Fortunately, several churches in our area offered Vacation Bible School programs,so we immediately set to registering Lydia, 9; Becca, 7; and Samuel, 4. You can’t go wrong with snacks, scripture, and slap bracelets for less than $15 per kid. Later in the summer, I was delighted to find yet another VBS in a neighboring town that offered a curriculum different from those of the previous weeks.

The program was called IncrediWorld Amazement Park: A Thrill Ride Through God’s Creation.  Still pining for Yellowstone’s geysers and Black Canyon’s 2,000-foot, Precambrian drop,the kids welcomed a nature-themed week.

When we dropped our kids off, Jeremy and I were struck by the warmth of the staff and volunteers. While the other VBS programs funneled children into the appropriate groups right away, this church stationed the pastor at the door.

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The Machinery of Cowardice Fails the Children of Rotherham

policeMy children once heard someone address me as “Doctor,” and so they asked me if I am the kind of doctor who helps people. I told them no, I have a PhD. I told them I’d studied why smart people do dumb things in groups. It interested me at the time, but when I see the headlines coming out of Rotherham, England—hundreds of children systematically raped and otherwise brutalized while authorities did nothing—I think the problem isn’t smart people collectively behaving like fools, but decent people becoming cowards.

The details of this tragedy are varied enough to whet any axe: the ethnicity and religion of the perpetrators; their targeting of impoverished children; fear by authorities that cracking down would lead to accusations of racism; the notion among police officers witnessing gang rapes that the victims—some of them as young as eleven—were willing participants; the concurrent persecution by child welfare authorities, even as they ignored these crimes, of foster care families whose political activities were deemed unsavory. The entire story sparks rage and it invites despair.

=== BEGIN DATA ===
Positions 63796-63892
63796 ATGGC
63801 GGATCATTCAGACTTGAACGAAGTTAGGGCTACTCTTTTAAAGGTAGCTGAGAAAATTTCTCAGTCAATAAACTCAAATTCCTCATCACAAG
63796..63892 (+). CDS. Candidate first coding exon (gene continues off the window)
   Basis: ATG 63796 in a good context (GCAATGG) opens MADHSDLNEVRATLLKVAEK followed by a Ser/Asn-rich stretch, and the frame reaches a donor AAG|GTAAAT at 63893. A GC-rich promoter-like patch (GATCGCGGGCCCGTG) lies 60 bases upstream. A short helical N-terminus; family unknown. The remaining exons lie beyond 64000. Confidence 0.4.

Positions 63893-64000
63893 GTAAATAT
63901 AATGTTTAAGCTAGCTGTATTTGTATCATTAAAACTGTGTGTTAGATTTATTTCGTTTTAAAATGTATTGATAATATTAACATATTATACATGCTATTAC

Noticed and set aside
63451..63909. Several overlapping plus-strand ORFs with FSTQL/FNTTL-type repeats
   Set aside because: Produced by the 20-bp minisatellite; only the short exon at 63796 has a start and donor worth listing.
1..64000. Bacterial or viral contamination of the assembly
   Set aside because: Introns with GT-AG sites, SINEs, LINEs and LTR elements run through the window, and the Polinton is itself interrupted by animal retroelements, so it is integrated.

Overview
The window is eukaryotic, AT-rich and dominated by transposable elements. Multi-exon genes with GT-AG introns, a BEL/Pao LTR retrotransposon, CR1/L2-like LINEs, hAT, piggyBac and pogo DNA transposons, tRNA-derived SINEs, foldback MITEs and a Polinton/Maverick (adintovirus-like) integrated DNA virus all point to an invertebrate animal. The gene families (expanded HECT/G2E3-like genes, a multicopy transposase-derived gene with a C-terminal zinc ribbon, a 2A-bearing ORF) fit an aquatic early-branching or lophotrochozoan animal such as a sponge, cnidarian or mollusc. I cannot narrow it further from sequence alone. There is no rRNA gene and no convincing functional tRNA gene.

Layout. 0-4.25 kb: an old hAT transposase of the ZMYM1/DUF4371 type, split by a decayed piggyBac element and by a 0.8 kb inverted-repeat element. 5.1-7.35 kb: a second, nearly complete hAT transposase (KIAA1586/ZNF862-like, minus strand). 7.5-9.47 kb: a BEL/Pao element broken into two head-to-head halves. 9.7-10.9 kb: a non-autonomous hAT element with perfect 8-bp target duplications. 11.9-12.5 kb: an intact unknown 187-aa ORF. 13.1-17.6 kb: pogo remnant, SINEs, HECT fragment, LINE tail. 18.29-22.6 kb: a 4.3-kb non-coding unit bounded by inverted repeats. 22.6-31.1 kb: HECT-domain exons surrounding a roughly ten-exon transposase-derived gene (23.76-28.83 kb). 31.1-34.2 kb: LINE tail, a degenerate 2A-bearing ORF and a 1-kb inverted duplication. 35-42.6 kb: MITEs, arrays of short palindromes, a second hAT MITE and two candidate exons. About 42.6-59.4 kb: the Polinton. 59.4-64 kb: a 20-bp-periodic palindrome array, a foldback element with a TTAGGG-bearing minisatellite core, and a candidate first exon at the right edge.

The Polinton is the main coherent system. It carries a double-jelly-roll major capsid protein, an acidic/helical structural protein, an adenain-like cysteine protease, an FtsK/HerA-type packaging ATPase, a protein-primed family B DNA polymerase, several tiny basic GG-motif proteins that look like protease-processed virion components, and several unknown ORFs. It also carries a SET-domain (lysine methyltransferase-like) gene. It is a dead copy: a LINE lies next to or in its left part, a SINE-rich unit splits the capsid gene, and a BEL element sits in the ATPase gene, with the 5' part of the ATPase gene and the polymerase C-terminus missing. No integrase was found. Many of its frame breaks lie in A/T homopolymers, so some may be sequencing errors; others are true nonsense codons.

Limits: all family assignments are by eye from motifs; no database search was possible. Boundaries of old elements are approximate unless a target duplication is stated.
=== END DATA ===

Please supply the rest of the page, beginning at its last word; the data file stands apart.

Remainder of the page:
I am always curious about the decision processes of authorities in the midst of such atrocities. How can an infrastructure of ostensible protection become so dysfunctional that it overlooks mass rapes of children for a dozen years? [Read more...]

He Fits Right In: Our Story of Open Adoption

imageI’ve tried to stop policing adoption language, no matter how much phrases like “real mom,” “put up for adoption,” and “kids of your own” make me flinch. Before I entered the world of adoption (and not even the cross-cultural or international variety, which invite their own plethora of zingers), I didn’t understand the negative emotional power of these phrases. Such language virtually never originates from a place of disdain, however, but from a genuine lack of understanding.

We gave birth to two daughters who are now eleven and nine. We adopted Samuel, now six, when he was a newborn. One of the most common comments we receive goes something like this:

“He looks just like you guys! He fits in so well, you can’t even tell he’s adopted.” [Read more...]